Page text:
But Now You Know

The search for truth in human action

Secrecy is Tyranny

(caption: Keeping secrets from voters is exactly as coercive as holding a gun to their head in the voting booth)

(caption: Keeping secrets from voters is exactly as coercive as holding a gun to their head in the voting booth)

Secrecy, even in and of itself, is a form of tyranny.

No, this doesn’t mean when you don’t tell your friend about his surprise party, nor concealing the recipe for Coke Classic, not even the hidden initiation rites for that fraternity…

But when you cause someone to do something they would have otherwise not chosen, because you conceal information from them, then you are coercing them, the same as if you pointed a gun at their head. 

And, in the case of government, when the People are supposed to control policy through elections and popular support, any government-concealed information that changes how they would vote is tyranny, same as if they sent stormtroopers to help fill out ballots on election day.

Any pundit you see complaining that a government official told the American public too much is, in effect, advocating tyranny.

It’s one thing to hide when troops are making an attack for a few days, or to openly refuse to tell exactly how a nuclear bomb is made…but it’s another, entirely, to conceal information that will change how people vote, no matter what “national security” excuse they invent.

This is most painfully transparent when the actual “national security” excuse is “this will embarrass [some government official or office]”. Embarrassment, shame, and general changing of how someone sees something are obviously not legitimate excuses. What’s more, it would not matter either way, because that is the price of liberty.

America is supposed to be a free country. This requires responsibility for the consequences of one’s actions, including when it means something embarrassing, whether to your neighbor or the foreigners who will be horrified or disgusted at our government’s behavior.

In fact, without secrecy, many of those evils would not occur in the first place, just as in our real lives. If the government can’t hide when it bribes a foreign official, or tortures someone, or other evils, then it will face public and international shame, and the threat of voter retaliation, and hopefully not do it in the first place.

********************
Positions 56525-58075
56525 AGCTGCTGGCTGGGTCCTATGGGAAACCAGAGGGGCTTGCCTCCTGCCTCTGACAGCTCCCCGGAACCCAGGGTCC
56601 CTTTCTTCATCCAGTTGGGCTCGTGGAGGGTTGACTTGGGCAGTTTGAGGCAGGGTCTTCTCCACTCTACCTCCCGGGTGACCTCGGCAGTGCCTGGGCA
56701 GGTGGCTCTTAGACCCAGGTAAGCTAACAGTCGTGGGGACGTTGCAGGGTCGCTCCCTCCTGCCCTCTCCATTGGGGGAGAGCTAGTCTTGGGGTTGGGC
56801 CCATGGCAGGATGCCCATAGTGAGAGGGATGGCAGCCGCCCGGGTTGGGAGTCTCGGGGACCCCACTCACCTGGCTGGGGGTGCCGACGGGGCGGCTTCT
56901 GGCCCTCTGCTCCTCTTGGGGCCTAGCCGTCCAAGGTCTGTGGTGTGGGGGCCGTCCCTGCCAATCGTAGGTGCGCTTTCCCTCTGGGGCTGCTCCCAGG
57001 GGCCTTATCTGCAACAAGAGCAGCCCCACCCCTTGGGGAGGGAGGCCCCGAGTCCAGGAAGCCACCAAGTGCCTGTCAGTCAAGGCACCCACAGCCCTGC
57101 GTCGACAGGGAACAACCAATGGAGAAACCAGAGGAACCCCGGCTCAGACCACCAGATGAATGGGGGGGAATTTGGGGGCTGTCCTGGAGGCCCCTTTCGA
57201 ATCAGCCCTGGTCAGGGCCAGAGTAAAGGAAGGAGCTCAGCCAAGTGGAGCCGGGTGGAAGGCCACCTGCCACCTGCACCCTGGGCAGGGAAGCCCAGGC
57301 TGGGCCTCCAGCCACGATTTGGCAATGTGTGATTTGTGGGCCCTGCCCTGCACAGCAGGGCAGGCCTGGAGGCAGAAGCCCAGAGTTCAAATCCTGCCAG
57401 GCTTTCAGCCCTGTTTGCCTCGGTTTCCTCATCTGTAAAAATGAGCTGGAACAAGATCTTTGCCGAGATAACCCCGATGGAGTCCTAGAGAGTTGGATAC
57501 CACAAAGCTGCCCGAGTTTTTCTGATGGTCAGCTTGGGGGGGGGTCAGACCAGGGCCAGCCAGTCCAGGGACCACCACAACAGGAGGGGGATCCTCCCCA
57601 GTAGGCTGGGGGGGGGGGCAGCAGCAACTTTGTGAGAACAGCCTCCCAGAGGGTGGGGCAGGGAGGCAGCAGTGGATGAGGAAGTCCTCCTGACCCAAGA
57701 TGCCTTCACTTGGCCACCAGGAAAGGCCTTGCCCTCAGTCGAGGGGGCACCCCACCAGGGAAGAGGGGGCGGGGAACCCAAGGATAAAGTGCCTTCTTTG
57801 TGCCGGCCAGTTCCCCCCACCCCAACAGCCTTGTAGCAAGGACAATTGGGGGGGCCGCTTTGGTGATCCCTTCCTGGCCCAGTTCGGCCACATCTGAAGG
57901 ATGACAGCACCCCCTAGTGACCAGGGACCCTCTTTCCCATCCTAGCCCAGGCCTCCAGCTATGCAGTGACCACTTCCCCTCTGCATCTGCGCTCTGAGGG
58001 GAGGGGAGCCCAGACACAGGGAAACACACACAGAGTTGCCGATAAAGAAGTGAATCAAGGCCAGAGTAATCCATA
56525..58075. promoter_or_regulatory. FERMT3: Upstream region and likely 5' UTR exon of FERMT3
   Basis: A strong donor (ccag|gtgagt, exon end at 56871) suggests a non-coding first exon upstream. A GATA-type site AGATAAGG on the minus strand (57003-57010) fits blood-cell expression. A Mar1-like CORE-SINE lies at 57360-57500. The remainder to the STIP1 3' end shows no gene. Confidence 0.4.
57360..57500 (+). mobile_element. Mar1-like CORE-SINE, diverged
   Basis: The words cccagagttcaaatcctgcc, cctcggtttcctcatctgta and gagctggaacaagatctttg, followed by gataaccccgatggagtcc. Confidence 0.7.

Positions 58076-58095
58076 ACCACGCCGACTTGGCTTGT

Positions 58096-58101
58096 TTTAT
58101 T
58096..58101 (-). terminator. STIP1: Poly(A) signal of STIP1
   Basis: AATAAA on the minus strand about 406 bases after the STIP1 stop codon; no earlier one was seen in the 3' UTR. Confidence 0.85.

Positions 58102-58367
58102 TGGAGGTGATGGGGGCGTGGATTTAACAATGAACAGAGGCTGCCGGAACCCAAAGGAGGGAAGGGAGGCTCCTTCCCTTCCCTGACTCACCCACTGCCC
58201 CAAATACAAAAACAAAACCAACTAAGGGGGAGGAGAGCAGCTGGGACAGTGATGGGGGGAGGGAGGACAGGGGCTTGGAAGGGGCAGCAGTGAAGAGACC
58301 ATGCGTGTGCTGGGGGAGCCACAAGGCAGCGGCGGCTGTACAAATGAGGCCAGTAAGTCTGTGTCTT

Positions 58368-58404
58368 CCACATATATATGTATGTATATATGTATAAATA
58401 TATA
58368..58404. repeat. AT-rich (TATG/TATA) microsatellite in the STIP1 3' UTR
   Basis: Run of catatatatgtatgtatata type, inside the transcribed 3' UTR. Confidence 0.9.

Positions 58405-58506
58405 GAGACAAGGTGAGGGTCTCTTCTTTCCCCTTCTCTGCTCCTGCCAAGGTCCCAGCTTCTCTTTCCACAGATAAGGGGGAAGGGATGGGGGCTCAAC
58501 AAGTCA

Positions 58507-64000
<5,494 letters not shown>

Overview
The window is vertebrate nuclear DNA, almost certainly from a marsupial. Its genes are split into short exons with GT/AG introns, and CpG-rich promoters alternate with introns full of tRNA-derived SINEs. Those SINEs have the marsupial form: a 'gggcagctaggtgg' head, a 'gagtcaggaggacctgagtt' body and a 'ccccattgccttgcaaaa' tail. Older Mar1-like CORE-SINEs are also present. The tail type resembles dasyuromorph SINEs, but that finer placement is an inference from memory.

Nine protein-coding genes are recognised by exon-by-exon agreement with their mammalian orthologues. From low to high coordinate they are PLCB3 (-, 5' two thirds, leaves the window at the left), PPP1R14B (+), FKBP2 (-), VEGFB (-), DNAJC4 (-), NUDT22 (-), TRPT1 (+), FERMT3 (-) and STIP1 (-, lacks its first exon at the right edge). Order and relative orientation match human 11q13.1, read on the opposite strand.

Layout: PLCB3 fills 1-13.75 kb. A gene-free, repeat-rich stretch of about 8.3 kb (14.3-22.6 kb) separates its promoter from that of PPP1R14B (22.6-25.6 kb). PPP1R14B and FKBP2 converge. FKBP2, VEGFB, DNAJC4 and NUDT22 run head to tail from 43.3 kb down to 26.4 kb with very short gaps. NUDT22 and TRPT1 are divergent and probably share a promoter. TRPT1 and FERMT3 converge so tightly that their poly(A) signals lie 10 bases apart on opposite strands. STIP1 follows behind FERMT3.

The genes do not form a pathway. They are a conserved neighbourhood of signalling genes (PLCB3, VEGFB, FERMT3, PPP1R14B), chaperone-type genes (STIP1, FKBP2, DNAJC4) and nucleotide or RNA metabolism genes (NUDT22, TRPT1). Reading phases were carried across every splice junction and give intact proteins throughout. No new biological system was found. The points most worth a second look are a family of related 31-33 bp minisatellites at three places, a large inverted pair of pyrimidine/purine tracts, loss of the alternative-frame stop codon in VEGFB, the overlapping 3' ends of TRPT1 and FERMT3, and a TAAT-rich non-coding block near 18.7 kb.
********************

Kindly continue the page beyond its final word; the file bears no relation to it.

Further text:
By preventing voter retaliation, a government does not make itself more stable…just more tyrannical.


May 29, 2009 - Posted by | International, Philosophy, Politics, Society | , , , , , , , , , , , , , , , , ,


  1. […] Secrecy in government, on the other hand, is one of the worst forms of tyranny. […]

    Pingback by Gingrich and Santorum are Enemy Combatants « Pithy Pontifications | December 4, 2010 | Reply

  2. […] Not only do the Obama administration and neocons want to violate the 1st amendment, but they are promoting the tyranny of government secrecy. […]

    Pingback by Who is the Real Traitor: Wikileaks, or Their Attackers? « Pithy Pontifications | November 30, 2010 | Reply

  3. […] warrantless wire tapping, demands that we not criticize foreign policy lest the troops feel bad, secrecy regarding torture and other violations of American principles, et cetera. Oil Prices, Real and […]

    Pingback by How, Exactly, Are They Defending Our Freedom? « But Now You Know | August 20, 2009 | Reply

  4. My personal opinion is that if the media hadn’t deliberately lied for 19 years about how the people we were supporting in Yugoslavia were “goodies” (they were actually consistently unrepentent ex-Nazis publicly committed to genocide) & how all the atrcities were carried out by Serbs (they were actually overwhelmingly carried out by said Nazis or the KLA drug dealers, often in the case of Croatian & Bosnian moslem Nazis, against each other’s people or in the KLA case, killing more albanians than Serbs) the American people would justly have hung most of their leaders for war crimes, genocide & worse.

    Comment by neil craig | August 8, 2009 | Reply

  5. I should emphasize that this applies to both parties, as surely anyone but the most blindered partisans can probably see…for example:

    When a neocon apologist claims “oh no, releasing information about torturing prisoners just undermines our image and lets the terrorists know what we do”, he is ignoring both that the End Does Not Justify the Means (we cannot violate our open society just for their imagined gain of torturing more unsuspecting prisoners in the future) and the Price of Liberty is responsibility…if we did something that undermines our image, we must face the consequences.

    When the Obama administration, on the other hand, conceals the methodology and details of its fraudulent ‘bank stress tests’, because “it is more effective if the details are unknown, and anyway it wouldn’t be fair to the banks who failed”, they are ignoring the same two facts…the End Does Not Justify the Means (it being more effective doesn’t change that we must be an open society) and that the price of liberty is responsibility (including if you’re an incompetent bank).

    Comment by kazvorpal | May 29, 2009 | Reply

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